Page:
Table 24 represents the distribution of chamber selection among the patients with AICD/CRTD. A frequency of 27 patients (62.8%) has double chamber device. 16 patients have single chamber device (37.2%). Graph 24 is a graphical representation of the above data (Table 25, Figure 25a, 25b).

health-science-journal-based
 

Figure 25 (a, b). Gives the comparison between group 1 and group 2 based upon LVIDs (pre and post). pre LVIDs within group1, 25 patients are with dilated LVIDs (69.4%) while 11 patients are with normal chamber dimension.

    Frequency Percent Valid Percent Cumulative Percent
Valid Single Chamber 16 18.6 37.2 37.2
  Dual Chamber 27 31.4 62.8 100
  Total 43 50 100  
Missing System 43 50    
Total   86 100    

Table 24. Distribution of Device Chamber Selection.

Table 25 gives the distribution of pre and post LV internal diameter (systole and diastole). Table 25a suggests that 53 patients (67.9%) have dilated LV internal diameter (systole) and 25 patients have normal dimension prior to the treatment. Table 25b suggests that 40 patients (51.3%) have dilated LV internal diameter (diastole) and 38 patients have normal dimension, which is prior to the treatment. Table 25c interprets that 48 patients have dilated LVIDs (62.3%) after the treatment .Table 25d represents that 41 patients are with dilated LVIDd (53.2%) after the treatment.

    Frequency Percent Valid Percent Cumulative Percent
Valid 2.2-4.0 25 29.1 32.1 32.1
- >4.0 53 61.6 67.9 100
- Total 78 90.7 100 -
Missing System 8 9.3 - -
Total   86 100 - -
    Frequency Percent Valid Percent Cumulative Percent
Valid 3.8-5.8 38 44.2 48.7 48.7
  >5.8 40 46.5 51.3 100
  Total 78 90.7 100 -
Missing System 8 9.3 - -
Total   86 100 - -

a) LVIDs (Pre)

    Frequency Percent Valid Percent Cumulative Percent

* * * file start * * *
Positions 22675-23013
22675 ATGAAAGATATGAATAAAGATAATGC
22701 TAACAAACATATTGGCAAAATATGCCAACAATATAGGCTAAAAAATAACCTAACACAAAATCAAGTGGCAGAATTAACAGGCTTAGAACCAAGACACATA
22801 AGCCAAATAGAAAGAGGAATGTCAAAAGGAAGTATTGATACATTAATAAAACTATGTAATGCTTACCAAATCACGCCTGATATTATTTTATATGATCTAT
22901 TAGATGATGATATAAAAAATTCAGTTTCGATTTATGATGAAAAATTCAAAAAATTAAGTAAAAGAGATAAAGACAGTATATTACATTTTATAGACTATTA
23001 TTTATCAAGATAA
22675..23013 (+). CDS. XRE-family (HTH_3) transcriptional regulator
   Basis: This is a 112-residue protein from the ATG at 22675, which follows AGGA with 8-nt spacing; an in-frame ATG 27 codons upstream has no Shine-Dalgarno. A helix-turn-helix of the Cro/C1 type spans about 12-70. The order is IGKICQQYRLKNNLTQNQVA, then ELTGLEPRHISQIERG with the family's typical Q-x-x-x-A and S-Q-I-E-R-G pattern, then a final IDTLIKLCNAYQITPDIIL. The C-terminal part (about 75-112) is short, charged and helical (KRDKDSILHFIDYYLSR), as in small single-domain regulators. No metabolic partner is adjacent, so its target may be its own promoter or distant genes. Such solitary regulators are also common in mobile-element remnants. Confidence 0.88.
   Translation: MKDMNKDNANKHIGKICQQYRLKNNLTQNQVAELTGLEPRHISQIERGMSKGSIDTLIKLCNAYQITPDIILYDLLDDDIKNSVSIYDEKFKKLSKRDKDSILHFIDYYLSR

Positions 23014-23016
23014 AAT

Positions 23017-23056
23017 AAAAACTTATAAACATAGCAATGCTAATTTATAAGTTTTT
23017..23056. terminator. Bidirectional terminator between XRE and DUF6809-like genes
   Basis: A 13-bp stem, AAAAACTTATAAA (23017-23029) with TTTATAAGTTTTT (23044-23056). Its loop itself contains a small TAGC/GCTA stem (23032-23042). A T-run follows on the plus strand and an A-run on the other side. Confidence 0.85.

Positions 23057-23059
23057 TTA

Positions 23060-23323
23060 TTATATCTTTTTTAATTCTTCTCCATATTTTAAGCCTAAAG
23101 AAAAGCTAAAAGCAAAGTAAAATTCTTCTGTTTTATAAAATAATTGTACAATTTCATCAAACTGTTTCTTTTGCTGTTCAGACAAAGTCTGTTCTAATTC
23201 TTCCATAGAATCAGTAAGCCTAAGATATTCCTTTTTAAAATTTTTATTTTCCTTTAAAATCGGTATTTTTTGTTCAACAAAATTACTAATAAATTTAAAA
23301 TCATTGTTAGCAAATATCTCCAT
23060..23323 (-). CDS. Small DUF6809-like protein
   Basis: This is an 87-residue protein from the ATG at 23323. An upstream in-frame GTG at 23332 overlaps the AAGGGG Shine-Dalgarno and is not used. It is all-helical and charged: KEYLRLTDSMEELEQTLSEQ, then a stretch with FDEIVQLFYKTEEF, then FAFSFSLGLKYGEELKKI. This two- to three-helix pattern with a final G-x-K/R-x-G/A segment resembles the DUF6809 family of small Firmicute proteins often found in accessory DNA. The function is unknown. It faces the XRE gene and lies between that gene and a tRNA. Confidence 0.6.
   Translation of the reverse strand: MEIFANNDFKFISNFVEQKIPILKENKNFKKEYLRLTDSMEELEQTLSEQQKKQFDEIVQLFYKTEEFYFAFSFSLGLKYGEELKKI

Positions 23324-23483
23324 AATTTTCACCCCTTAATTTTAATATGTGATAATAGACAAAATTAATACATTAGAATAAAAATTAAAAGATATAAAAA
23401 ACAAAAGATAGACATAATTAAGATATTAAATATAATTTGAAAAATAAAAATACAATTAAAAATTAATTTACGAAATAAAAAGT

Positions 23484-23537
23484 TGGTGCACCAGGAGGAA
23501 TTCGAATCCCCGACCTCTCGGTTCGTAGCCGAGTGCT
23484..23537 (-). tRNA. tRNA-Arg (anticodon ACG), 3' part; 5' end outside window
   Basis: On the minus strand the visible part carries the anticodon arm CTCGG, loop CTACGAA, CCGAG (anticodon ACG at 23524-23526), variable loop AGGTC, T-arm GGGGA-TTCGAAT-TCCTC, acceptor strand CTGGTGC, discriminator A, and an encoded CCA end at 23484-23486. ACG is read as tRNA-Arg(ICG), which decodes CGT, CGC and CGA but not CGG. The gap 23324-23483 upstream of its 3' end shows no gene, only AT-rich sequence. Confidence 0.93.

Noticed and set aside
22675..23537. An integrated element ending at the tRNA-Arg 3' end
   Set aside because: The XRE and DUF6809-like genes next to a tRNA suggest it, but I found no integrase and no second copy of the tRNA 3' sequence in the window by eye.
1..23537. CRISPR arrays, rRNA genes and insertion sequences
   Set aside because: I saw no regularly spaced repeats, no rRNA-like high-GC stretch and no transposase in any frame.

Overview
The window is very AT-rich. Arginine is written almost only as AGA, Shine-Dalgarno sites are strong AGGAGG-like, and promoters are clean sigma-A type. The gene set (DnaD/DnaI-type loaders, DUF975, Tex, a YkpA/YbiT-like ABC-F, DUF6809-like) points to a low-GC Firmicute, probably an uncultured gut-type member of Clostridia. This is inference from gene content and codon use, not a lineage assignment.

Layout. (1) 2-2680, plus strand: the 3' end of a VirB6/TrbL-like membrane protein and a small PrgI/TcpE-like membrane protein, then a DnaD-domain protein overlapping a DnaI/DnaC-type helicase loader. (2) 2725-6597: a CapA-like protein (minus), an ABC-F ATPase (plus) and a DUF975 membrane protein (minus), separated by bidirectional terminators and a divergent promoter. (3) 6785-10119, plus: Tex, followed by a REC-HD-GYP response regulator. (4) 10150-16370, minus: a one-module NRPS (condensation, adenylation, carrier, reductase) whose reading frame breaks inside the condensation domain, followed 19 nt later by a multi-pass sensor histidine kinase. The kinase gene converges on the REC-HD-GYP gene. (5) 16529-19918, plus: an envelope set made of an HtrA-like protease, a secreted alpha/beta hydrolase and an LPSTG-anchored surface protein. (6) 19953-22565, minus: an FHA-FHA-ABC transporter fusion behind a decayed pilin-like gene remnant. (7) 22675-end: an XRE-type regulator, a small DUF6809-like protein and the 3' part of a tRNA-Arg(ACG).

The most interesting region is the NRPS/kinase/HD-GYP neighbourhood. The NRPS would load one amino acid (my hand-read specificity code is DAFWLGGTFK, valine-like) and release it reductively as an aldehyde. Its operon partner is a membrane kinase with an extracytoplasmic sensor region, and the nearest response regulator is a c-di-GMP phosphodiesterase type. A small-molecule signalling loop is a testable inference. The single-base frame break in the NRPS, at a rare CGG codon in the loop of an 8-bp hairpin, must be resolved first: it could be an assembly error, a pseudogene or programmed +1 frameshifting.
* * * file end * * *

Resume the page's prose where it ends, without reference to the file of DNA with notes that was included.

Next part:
Valid 2.2-4.0 29 33.7 37.7 37.7
  4 48 55.8 62.3 100
  Total 77 89.5 100  
Missing System 9 10.5    
Total   86 100    

c) LVID s (Post)

    Frequency Percent Valid Percent Cumulative Percent
Valid 3.8-5.8 36 41.9 46.8 46.8
  >5.8 41 47.7 53.2 100
  Total 77 89.5 100  
Missing System 9 10.5    
Total   86 100    

d) LVID d (Post)

Table 25. Distribution of Echo Reports- LV Internal Diameter (Systole and Diastole).

Figure 25a gives the comparison between group 1 and group 2 based upon LVIDs (pre and post). pre LVIDs: within group 1, 25 patients are with dilated LVIDs (69.4%) while 11 patients are with normal chamber dimension .Within group 2, 28 patients are with dilated LVIDs (66.7%), while 14 are with normal chamber dimension. The given p value is 0.793

Post LVIDs: Within group 1,26 patients are with dilated LVIDs (72.2%) while 10 patients are with normal chamber dimension. Within group 2, 22 patients are with dilated LVIDs (53.7%) while 19 patients have normal chamber dimension.it gives a p value of 0.093 [10].

Figure 25 b represents the comparison between group 1 and group 2 based upon LVIDd (pre and post)